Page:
Fifth Ward cancer cluster: Report shows contamination in Kashmere Gardens is worse than anyone thought


HOUSTON, Texas (KTRK) — There’s a shocking new bombshell about the cancer cluster in Houston’s Fifth Ward and Kashmere Gardens. Our partners at The Houston Chronicle were given a report that showed contamination from a nearby railyard was worse than anyone thought.

The report was done in 2002 as part of a lawsuit from Union Pacific workers who kept getting sick. For years, we thought creosote was the main offender that seeped into the soil and nearby groundwater. The report turned up not only creosote, but several other cancer-causing agents and, even worse – revealed the railyard off Liberty Road used a concoction of deadly pollutants. The chemical engineer referred to it as a “creosote extender.” Emily Foxhall, an environmental reporter for the Chronicle, broke down the discovery in her exclusive article.

“It showed that there was toxic waste brought in from several different sites in the Houston region and these sites are what are now known as Superfund sites. So that means the federal government considers them some of the most concerning or dangerous or contaminated sites in the country. So the toxic waste was brought in and mixed with the creosote as part of the wood treatment process,” she explained.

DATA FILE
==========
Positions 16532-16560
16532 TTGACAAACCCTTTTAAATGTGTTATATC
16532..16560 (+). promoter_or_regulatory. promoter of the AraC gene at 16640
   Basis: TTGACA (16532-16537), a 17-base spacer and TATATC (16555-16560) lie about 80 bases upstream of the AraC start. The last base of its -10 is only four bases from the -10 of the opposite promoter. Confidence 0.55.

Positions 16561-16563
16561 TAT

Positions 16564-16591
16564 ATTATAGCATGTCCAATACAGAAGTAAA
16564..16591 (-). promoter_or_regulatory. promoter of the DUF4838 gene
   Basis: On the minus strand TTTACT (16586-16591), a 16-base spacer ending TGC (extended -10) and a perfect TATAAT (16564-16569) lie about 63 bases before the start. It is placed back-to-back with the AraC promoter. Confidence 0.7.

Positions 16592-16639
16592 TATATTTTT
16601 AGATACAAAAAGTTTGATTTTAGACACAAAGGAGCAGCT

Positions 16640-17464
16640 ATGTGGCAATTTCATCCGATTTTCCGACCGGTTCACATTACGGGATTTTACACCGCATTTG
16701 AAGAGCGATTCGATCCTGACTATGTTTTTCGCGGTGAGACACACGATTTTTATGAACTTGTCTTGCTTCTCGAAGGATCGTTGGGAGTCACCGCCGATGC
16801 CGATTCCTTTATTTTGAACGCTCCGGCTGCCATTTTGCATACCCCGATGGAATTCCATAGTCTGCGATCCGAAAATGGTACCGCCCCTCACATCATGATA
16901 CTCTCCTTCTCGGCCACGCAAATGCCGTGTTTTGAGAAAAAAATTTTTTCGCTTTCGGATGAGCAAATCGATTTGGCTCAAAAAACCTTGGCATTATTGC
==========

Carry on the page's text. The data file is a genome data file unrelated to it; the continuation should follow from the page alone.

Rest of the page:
Foxhall called this a “clear case of environmental injustice.”

“I’ve been covering this story since 2019,” Foxhall said. “When the Texas Department of State Health Services first deemed the historic Black community a cancer cluster.”

Union Pacific admitted to the Chronicle that it is aware the toxic waste was used at a certain point but claims any contaminated extender was discontinued. The rail giant went on to say it’s interested and open to any new information.

The City of Houston and Harris County have issued an intent to sue Union Pacific for all the damage caused. The U.S. EPA has also gotten involved.

Fifth Ward resident Sandra Edwards said this validates their point even further: things were worse than people would admit. They didn’t have the scientific proof or verbiage to connect the dots and show that they were being poisoned. Now they do.

For more on this story, follow Erica Simon on Facebook, Twitter and Instagram.


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